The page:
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Oxygen and Space

Abundance

Oxygen is the third most abundant element in the universe.  Only Hydrogen and Helium are more abundant.

Atmosphere

The Planet Earth has about 21 percent Oxygen in its atmosphere.  Although the limited sample of astronomical bodies we can study fairly easily suggests that this is unusual, the Earth is not the only world with Oxygen in its atmosphere. 

Europa and Ganymede

The atmosphere of Jupiter’s moon Europa is mainly Oxygen, but the air pressure is only about one billionth of the Earth’s air pressure.  So Europa does not really have a lot of Oxygen, although what it has may be very important for life, if it exists, in its sub ice ocean.  The Oxygen on Europa is believed to be produced by the breakdown of water molecules into Hydrogen and Oxygen by electromagnetic radiation.  The Hydrogen escapes from Europa much faster than the Oxygen.

Ganymede is also believed to have a very thin Oxygen atmosphere, with the Oxygen being produced in the same way.
 
 

Mars has little uncombined Oxygen in its atmosphere.

 
Earth

The Planet Earth is believed to have had an atmosphere with very little free Oxygen until plants started photosynthesising and using carbon dioxide (CO2) and water (H2O) together with energy from the Sun’s light to produce sugars and give off Oxygen.  Most of the uncombined Oxygen in our atmosphere is believed to be of biological origin.

Oxygen is the most abundant element by mass in the Earth’s crust.  Nearly all the Oxygen in the crust is combined with other elements in compounds.

Reactive Gas

Oxygen is a very reactive gas.  It will react with most metals and many non metals, so if it were not being maintained in some way, we would expect a planet to lose most of its free Oxygen.

Indicator

It is believed that the presence of large amounts of Oxygen in a planet’s or moon’s atmosphere would be good evidence of photosynthetic life in considerable quantities.

Life, the Universe and Everything

In the Universe, Hydrogen is the most abundant element, Helium is second, Oxygen third and Carbon forth.  The three elements Carbon, Hydrogen and Oxygen are the ones present in the largest amounts in the type of life that we know of.  The forth most important element for our type of life is Nitrogen.  Nitrogen is the seventh most abundant element in the universe.  Perhaps the most important inorganic compound needed for life as we know it is water.  This is a compound of the most abundant element and the third most abundant one.  Hydrogen and Oxygen react readily and can even do this at only 10 degrees above absolute zero.  Water is a very common compound in the universe, possibly even the most abundant compound.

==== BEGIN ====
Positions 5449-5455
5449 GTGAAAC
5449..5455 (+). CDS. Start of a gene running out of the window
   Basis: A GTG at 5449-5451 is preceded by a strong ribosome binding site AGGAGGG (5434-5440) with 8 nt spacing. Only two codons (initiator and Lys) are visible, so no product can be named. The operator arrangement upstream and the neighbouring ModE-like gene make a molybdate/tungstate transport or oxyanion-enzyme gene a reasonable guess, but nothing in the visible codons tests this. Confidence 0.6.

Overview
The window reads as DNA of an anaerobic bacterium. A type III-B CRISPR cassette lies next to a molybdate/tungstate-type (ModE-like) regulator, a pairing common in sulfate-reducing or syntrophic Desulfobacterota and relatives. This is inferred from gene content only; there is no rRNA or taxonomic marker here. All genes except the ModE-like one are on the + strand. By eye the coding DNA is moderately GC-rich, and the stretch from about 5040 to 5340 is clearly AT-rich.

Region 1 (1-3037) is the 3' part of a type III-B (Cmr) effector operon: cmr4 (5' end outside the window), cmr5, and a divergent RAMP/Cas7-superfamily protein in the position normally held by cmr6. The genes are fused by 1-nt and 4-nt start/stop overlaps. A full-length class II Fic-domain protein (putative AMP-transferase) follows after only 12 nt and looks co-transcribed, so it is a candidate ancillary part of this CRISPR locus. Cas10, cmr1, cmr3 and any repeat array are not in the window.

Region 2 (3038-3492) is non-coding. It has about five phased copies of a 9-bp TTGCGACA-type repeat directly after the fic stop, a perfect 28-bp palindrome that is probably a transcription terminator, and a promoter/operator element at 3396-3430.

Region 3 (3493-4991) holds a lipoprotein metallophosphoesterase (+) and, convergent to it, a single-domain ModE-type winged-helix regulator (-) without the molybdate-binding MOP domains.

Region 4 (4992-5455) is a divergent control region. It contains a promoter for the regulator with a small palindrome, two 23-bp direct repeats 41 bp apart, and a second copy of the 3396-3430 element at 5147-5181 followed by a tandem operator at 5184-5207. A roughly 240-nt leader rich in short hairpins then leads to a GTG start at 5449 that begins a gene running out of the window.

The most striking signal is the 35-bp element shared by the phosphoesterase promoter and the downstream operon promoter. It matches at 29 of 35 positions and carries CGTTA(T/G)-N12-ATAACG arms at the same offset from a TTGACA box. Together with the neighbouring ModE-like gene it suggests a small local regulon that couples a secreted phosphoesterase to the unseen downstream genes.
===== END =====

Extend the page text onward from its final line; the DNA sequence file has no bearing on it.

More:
It is remarkably convenient that five of the most important elements for life are so abundant.  Some people even consider that it is strong evidence for a Devine Creator who loves life.  However, as with many things, not everyone agrees and some think that this is looking at the situation the wrong way round.  Life has made use of those elements that are both abundant and have the properties needed for life.  (Helium is very unreactive and does not appear useful for our type of protoplasm.)

Another way of looking at the situation is to consider that the universe has to be suitable for intelligent life because if there were none, we could not be here to observer it.  If other universes exist with other laws, they might not have any life to contemplate the big questions like “What is the answer to life, the universe and everything?”

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The Planet Earth has a lot of Oxygen in its Atmosphere.
 
Picture from NASA Goddard Space Flight Center Image by Reto Stöckli (land surface, shallow water, clouds). Enhancements by Robert Simmon (ocean color, compositing, 3D globes, animation). Data and technical support: MODIS Land Group; MODIS Science Data Support Team; MODIS Atmosphere Group; MODIS Ocean Group Additional data: USGS EROS Data Center (topography); USGS Terrestrial Remote Sensing Flagstaff Field Center (Antarctica); Defense Meteorological Satellite Program (city lights).
 
Europa on the left with Ganymede
Image Credit: NASA/JHU-APL/Southwest Research Institute